Markets

Shuli Ren is a Bloomberg Gadfly columnist covering Asian markets. She previously wrote on markets for Barron's, following a career as an investment banker, and is a CFA charterholder.

Chinese investors are piling into Hong Kong stocks again, but they're being choosy, treating two peas from the same pod in different ways.

Mainland investors have snapped up some $2.5 billion of shares in Industrial & Commercial Bank of China Ltd. over the past two weeks, Shanghai-Hong Kong connect data show, helping to push the lender's stock in the city up 35 percent since January. China Construction Bank Corp. doesn't even make the top 10 most-popular shares. It's gained 15 percent this year and trades at a 10 percent discount to ICBC on a forward-earnings basis.

Underdog
Shares of China Construction Bank are underperforming ICBC due to the risk a large amount of stock could hit the market at any time
Source: Bloomberg

What's going on?

It boils down to the companies' class of shares.

State-owned firms listed in Hong Kong typically have two types of stock: Domestic shares, which can only be held by legal persons or entities in China, and foreign shares, which can be freely traded in Hong Kong. To sell domestic shares, regulatory approval must be sought from Beijing.

CCB is an interesting case. When it went public in Hong Kong in 2005, China allowed all its shares to be fully convertible and able to be traded without restriction in the city. As such, any of its shareholders, which range from state-owned Central Huijin Asset Management Co. to China Baowu Steel Group Corp., can cash out when they wish.

Rare Bird
Pretty much all of China Construction Bank's stock can be freely traded in Hong Kong
Source: CCB filings

ICBC, by comparison, made less than 25 percent of its stock freely tradable in Hong Kong. Its two biggest shareholders, Huijin and China's Ministry of Finance, can only offload their stakes in Shanghai.

Locked Up
Only 24 percent of ICBC's shares can be traded in Hong Kong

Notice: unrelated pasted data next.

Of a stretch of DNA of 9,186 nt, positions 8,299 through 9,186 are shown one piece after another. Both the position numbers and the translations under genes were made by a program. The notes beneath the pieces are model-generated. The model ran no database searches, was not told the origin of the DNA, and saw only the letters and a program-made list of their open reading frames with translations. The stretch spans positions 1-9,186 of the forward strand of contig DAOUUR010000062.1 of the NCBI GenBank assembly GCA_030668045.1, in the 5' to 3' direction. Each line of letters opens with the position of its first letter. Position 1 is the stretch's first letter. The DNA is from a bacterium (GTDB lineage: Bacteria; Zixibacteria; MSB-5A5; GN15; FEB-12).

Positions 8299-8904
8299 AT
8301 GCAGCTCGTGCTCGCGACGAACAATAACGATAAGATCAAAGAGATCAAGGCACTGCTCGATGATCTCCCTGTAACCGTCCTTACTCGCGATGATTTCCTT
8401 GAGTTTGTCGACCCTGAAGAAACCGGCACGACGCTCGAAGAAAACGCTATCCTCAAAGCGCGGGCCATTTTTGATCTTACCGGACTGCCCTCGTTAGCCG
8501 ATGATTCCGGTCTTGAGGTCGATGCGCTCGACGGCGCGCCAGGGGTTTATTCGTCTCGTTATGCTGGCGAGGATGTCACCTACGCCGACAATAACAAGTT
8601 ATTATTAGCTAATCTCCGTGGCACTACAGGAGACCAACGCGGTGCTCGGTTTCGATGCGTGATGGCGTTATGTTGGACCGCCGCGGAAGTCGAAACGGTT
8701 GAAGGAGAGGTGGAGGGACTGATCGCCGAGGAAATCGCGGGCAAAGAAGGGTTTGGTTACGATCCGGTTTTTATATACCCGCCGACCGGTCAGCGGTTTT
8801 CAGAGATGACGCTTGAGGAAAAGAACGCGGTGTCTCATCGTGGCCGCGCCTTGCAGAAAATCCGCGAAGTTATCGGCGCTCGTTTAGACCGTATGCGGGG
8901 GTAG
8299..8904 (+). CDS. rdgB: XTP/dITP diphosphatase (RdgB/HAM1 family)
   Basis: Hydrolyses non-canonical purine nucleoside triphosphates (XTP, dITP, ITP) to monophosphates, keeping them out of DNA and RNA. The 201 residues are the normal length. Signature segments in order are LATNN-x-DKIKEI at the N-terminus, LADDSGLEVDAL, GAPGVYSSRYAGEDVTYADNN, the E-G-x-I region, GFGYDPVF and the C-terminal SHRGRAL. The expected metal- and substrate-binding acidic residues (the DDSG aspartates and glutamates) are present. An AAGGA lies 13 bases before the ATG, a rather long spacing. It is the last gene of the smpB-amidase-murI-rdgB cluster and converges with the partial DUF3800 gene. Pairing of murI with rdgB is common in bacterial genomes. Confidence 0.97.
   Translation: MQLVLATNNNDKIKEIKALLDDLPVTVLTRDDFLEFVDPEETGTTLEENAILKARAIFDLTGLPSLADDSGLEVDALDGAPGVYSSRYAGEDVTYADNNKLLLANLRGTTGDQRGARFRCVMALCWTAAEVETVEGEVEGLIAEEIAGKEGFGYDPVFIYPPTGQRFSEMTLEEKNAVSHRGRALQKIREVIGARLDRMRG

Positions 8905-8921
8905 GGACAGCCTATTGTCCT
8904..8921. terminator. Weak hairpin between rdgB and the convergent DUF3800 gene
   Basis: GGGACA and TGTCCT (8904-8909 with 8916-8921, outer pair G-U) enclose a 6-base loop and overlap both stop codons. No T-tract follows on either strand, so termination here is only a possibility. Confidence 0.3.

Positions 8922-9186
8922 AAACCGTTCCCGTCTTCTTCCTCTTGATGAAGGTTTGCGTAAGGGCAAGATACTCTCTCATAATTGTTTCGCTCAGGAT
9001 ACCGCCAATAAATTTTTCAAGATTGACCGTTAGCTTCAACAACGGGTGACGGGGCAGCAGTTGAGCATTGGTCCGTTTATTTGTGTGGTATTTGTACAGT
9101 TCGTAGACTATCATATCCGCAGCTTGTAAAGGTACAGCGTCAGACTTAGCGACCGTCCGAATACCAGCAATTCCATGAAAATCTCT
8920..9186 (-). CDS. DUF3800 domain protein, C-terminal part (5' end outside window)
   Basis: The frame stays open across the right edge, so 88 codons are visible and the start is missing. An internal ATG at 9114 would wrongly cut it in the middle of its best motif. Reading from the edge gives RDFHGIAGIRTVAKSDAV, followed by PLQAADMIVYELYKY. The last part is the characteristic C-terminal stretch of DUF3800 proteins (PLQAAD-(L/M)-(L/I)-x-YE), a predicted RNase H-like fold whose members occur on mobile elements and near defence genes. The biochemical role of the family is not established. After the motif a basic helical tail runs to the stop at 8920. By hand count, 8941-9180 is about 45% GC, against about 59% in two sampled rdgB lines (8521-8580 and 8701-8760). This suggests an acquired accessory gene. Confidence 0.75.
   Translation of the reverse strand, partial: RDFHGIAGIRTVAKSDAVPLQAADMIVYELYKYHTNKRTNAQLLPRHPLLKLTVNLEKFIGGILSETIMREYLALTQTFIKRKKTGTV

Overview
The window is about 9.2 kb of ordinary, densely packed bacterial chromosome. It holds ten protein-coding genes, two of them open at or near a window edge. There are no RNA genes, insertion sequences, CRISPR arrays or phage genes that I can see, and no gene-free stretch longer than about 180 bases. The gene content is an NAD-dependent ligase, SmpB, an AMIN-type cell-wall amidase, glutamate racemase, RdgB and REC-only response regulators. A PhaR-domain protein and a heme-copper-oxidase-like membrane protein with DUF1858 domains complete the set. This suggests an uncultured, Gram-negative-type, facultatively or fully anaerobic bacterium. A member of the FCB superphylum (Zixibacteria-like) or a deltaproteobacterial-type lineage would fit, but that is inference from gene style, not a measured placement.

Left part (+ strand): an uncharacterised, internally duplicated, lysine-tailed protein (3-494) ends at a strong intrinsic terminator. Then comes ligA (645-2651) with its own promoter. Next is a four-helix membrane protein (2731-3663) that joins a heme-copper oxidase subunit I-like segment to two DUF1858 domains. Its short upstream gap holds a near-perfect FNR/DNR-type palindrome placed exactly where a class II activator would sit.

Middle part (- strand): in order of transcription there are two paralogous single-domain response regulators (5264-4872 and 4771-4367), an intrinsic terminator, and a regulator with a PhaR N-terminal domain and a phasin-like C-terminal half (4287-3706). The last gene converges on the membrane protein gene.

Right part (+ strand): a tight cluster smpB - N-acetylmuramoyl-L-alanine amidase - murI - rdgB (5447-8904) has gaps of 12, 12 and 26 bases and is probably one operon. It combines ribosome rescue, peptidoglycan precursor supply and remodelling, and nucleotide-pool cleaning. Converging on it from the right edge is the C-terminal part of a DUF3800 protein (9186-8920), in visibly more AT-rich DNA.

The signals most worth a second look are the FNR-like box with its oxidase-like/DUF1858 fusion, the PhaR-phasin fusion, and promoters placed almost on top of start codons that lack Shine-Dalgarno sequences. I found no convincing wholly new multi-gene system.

Source: ICBC filings

This subtle distinction is making a world of difference for momentum-hungry mainland investors, who tend to favor stocks that can be pushed higher. When shares in the two lenders were range-bound, they were essentially interchangeable. Now that prices are starting to edge toward book value -- above which Huijin, in CCB's case for example, would be permitted to sell -- you're seeing a divergence. CCB's stock is viewed as being under pressure, whereas ICBC is immune.

Other Hong Kong-traded Chinese companies could be affected too. Caixin reported last week that Beijing plans to start a trial program allowing some firms to convert any non-tradeable domestic stock into free-floating H shares. ZhongAn Online P&C Insurance Co. has already applied, according to the financial magazine. More than 80 percent of its total share capital is locked up in the form of domestic shares, held by major backers such as Ant Financial, the payments affiliate of Alibaba Group Holding Ltd., Tencent Holdings Ltd. and Ping An Insurance Group Co.

To the Chinese government, having fully convertible shares better aligns the interests of management and investors. Why run a company with accountability in mind when your top shareholders can't sell anyhow?

Stock markets, on the other hand, see full convertibility in a different light, as demonstrated by the underperformance of CCB. Another case in point is ZhongAn: Its shares have soared 31 percent since its September debut largely on scarcity value.

Hong Kong is in bull mode, with the benchmark Hang Seng Index up 33 percent so far in 2017. Opening the full convertibility flood gates however would have the potential to unleash a torrent of fresh supply. There are about 206 mixed-share companies traded in Hong Kong with a total market capitalization of $1.9 trillion. If you assume 75 percent of those shares are domestic and all become tradeable, new supply north of $1.4 trillion would hit the exchange.

China is cognizant of this and isn't going to let that happen. Likely its trial will extend to just a handful of firms. That's a relief for investors: There would hardly be another way to kill the bulls quicker.

This column does not necessarily reflect the opinion of Bloomberg LP and its owners.

To contact the author of this story:
Shuli Ren in Hong Kong at sren38@bloomberg.net

To contact the editor responsible for this story:
Katrina Nicholas at knicholas2@bloomberg.net